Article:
How To Manipulate Naïve People

Image credit: Warner Brothers

One of the tricks beloved of those who seek to manipulate the naïve is our old friend the false choice. The present-day scourge of populism relies not only on general ignorance and simple-mindedness but also on this hoary old method to corral people’s thinking in such a way as to obfuscate reality and lead people into a mental dead-end.

Let’s take a real example of false choice, recently posted on Facebook by a person whom I know to be well-intentioned but who lacks critical thinking skills and is therefore an ideal victim of this type of ruse.

She was reposting a meme that was created by the National Rifle Association (though there was nothing in the meme that would alert anyone to this fact). It stated:

If you’re genuinely concerned about the lives of children, then focus your energy on banning processed foods instead of banning guns. They are 28 times more likely to die of obesity than be murdered by a firearm.

Let’s look at this carefully. First of all, it’s obviously intended to obfuscate. “Banning processed foods” is clearly an impossibly vague goal as well as impossibly ambitious. What does “processed” mean? We have no idea. It just means, vaguely, “bad.” Secondly where does that “28 times” statistic come from? No idea, but it sounds impressive.

So the false choice begins by presenting a choice between a serious and achievable objective (banning almost all civilian firearms like every other OECD nation already has done) and an impossible and intentionally non-serious choice (banning all processed foods).

But it’s even better than this, because the implication is that people should surrender any idea they may have about banning guns until processed foods have been banned. As processed foods (undefined, intentionally) will never be completely banned this effectively means that the gun lobby is off the hook forever.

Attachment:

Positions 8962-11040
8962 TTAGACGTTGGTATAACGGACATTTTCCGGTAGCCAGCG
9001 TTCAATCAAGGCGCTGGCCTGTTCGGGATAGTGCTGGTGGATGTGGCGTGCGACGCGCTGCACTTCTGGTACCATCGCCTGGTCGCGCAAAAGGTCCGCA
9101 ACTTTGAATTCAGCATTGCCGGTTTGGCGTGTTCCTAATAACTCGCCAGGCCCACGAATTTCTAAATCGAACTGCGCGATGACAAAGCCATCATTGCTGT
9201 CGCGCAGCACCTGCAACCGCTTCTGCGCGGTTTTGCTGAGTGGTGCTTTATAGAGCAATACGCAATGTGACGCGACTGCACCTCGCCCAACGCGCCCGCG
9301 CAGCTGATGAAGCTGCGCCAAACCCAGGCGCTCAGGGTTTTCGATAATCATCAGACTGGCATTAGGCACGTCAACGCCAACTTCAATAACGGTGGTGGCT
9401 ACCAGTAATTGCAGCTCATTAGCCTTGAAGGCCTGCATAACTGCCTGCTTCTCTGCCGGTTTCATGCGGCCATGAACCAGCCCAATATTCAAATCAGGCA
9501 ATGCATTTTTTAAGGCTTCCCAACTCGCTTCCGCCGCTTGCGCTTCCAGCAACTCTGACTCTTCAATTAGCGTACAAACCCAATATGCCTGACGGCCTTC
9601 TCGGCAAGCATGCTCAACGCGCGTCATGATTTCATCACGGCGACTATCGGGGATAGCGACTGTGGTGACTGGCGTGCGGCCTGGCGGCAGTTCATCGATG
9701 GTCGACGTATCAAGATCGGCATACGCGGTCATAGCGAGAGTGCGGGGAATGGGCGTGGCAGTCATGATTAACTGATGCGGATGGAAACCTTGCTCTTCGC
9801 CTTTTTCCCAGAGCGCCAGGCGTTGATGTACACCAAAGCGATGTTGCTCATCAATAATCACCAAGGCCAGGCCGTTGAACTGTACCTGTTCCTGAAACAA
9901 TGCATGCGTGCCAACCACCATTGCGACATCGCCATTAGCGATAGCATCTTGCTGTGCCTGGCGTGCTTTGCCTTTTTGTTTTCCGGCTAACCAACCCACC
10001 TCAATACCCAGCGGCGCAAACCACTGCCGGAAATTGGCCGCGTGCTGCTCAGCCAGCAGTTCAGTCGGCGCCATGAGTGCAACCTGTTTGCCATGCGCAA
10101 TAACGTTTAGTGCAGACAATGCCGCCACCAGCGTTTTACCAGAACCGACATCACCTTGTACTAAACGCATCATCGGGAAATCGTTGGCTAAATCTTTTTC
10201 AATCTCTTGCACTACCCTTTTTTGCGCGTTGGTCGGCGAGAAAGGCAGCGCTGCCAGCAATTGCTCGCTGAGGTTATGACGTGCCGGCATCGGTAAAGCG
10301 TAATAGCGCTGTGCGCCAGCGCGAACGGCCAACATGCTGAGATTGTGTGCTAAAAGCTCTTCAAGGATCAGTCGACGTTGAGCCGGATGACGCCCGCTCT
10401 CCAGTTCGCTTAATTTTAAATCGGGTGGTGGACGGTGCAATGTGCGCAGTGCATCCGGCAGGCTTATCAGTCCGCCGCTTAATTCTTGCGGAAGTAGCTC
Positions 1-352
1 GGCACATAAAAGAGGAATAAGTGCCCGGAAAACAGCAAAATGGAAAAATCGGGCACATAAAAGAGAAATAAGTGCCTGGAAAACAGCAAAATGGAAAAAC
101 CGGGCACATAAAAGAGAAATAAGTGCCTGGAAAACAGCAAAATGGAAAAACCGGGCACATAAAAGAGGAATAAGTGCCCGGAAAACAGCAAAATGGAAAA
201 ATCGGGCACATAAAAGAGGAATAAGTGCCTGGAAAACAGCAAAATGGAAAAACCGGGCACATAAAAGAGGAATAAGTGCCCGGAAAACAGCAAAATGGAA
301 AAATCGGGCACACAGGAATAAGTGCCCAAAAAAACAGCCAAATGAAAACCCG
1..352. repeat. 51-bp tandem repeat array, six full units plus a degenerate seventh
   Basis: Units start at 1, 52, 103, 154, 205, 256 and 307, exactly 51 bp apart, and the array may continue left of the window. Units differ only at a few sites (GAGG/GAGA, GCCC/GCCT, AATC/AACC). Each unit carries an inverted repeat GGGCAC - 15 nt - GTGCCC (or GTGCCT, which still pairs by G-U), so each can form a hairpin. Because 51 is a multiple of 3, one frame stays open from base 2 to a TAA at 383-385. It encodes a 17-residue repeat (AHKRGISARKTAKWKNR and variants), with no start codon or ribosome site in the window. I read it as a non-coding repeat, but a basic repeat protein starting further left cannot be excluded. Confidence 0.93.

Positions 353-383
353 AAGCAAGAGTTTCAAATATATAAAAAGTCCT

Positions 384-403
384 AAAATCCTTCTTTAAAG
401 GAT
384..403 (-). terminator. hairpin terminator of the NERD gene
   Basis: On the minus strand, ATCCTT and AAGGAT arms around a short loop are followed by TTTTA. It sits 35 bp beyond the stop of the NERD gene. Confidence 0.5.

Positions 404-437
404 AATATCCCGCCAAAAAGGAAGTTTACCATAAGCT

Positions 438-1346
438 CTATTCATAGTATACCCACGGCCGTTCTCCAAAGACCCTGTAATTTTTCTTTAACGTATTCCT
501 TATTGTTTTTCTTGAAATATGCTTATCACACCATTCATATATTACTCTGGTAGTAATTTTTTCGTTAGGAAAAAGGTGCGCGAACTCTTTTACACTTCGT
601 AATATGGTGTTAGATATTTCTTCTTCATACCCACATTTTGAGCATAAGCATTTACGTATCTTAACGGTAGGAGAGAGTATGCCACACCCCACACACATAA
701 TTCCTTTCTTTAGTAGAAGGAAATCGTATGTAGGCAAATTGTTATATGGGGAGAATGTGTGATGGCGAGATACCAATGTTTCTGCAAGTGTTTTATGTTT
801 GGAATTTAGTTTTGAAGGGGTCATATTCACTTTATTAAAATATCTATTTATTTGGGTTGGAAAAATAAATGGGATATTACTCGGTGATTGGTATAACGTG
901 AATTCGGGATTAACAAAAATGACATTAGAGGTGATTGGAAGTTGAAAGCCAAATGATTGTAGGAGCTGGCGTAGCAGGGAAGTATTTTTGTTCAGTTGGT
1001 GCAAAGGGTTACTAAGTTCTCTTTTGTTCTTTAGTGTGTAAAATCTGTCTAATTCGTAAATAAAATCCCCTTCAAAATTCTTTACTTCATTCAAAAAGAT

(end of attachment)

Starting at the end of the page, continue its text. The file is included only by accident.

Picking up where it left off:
There’s a final twist with this particular meme that is ironically entirely to do with choice: anyone can choose not to consume processed foods but no one can choose not to be killed by a random shooter. The parents of those children slaughtered at Sandy Hook could choose to feed their offspring with healthy foods but they had no choice about their precious loved ones being killed by a sullen teen using his mother’s assault weapon. Some of the people killed in the Las Vegas mass shooting may well have chosen not to eat processed foods but they weren’t able to choose not to be slaughtered by a gambler with an assault weapon. The obvious disparity between presence of personal choice and absence of personal choice will not be obvious to the naive, of course, because it requires a modicum of thought to see how empty the meme is — and the meme is aimed at those who are unable to perform such critical thinking.

So a simple meme accomplishes its task of duping the naïve in a mere 37 words. And those words will be mindlessly reposted and retweeted and repeated by those whom it has gulled, without these people ever being aware of how they’ve been manipulated and taken for a ride.